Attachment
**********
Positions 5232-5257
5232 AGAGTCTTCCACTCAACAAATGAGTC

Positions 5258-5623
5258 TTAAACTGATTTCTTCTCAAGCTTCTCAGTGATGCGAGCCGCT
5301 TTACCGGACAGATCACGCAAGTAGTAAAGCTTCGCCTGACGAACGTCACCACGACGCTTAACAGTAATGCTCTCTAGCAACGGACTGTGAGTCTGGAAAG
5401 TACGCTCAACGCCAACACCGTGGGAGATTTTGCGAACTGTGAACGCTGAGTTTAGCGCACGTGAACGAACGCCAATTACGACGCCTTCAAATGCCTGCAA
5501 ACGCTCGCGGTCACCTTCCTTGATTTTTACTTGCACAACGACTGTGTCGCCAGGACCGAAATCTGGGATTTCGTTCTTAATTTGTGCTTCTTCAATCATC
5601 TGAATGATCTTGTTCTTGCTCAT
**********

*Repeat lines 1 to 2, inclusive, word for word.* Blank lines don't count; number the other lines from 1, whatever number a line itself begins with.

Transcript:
Positions 5232-5257
5232 AGAGTCTTCCACTCAACAAATGAGTC